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Chiang Mai Citylife > Articles > 2016 > 2016 Issue 07 > Creating Future Leaders: A progressive new international school opens

Creating Future Leaders: A progressive new international school opens

Education is undergoing major transformations due to rapid advances in education technology. One school in Chiang Mai is leading the pack by applying this methodology to grades 1-8. Current educational paradigms lack relevance to the modern technological society and rapidly changing workplace, resulting in students that are not prepared for the real world work force. Consequently, teachers, administrators, parents and students are seeking new ways to utilise technology to improve upon the educational experience and relevance to our increasingly technological world.

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“Here at Future Leaders International School, we believe it’s essential to modernise education and create a student experience which enhances the love of learning while at the same time accelerates the learning process,” said Dan Harrison, the school’s owner, who holds a Ph.D in Organisational Psychology.

Even the FLIS buildings in Hang Dong District are designed to achieve this purpose. Each classroom is fully equipped with the latest technology with each student, even in grade one, being provided their own computer and large monitor. The single story classrooms are arranged in a U–shaped pattern with a large air conditioned room in the centre. Its overhead skylights and gleaming teak walls provide an elegant environment for school meetings, student interactions and indoor play. Each classroom is designed for ten students or less and is equipped with top of the line air filters.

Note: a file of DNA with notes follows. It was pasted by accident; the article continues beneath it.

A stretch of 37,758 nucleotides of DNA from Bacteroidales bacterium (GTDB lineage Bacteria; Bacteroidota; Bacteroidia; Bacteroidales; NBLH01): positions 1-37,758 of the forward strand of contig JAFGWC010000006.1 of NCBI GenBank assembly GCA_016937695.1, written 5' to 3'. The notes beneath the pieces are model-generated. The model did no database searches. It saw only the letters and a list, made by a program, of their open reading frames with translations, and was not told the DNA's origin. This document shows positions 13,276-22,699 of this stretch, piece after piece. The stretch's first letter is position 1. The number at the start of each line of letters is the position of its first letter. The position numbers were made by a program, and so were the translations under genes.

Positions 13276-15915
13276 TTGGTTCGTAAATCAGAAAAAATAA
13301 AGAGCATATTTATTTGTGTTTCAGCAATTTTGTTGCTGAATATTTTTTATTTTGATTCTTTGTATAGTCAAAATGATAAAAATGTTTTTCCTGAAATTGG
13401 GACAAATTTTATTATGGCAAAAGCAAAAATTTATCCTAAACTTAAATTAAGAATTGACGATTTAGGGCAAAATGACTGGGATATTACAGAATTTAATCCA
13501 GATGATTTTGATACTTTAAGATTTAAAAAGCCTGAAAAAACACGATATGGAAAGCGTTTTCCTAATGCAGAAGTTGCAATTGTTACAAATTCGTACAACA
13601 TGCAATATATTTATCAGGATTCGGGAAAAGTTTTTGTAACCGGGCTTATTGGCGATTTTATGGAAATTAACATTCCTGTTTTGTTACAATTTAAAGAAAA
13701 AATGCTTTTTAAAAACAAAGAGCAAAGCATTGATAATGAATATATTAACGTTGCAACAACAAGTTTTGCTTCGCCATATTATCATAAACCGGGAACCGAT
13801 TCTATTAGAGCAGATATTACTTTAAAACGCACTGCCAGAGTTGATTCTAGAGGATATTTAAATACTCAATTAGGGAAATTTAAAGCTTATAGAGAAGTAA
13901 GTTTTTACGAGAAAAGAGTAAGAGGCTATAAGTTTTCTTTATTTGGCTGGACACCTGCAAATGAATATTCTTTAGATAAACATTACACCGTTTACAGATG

“We will not have more than ten kids per classroom,” explains Derick Spenard, Principal. “We are an international school with a homeschool environment. Our class sizes are ten students or less and all learning is personalised for each student, focusing on individual strengths, interests and needs.”

FLIS focuses on developing the potential for every student by working closely with each individual child to develop their interests and talents. Teachers will wear many hats with their main jobs not to lecture and enforce rules, but to monitor and guide.

“Technology is going to be a crucial learning tool at FLIS, and we will use the Microsoft model of education with tools such as Minecraft to allow our students to learn many crucial skills, such as classroom collaboration, reading and writing, as well as using technology to further their learning.”

According to Dr. Harrison, the workplace today is looking for graduates with portfolios, not just test results. He believes that by utilising educational technology at a young age, students will be able to build a portfolio which will not only help define their career choice, but allow them to step into it with ease.

“Kids love technology which makes it easy to keep them excited about learning,” Dr. Harrison continued. Nearly all the subjects can be made fun through the use of technology. For example, Microsoft’s software called Minecraft has an educational component which can be used to develop reading, mathematics, architecture, collaboration and even to begin learning to write computer code.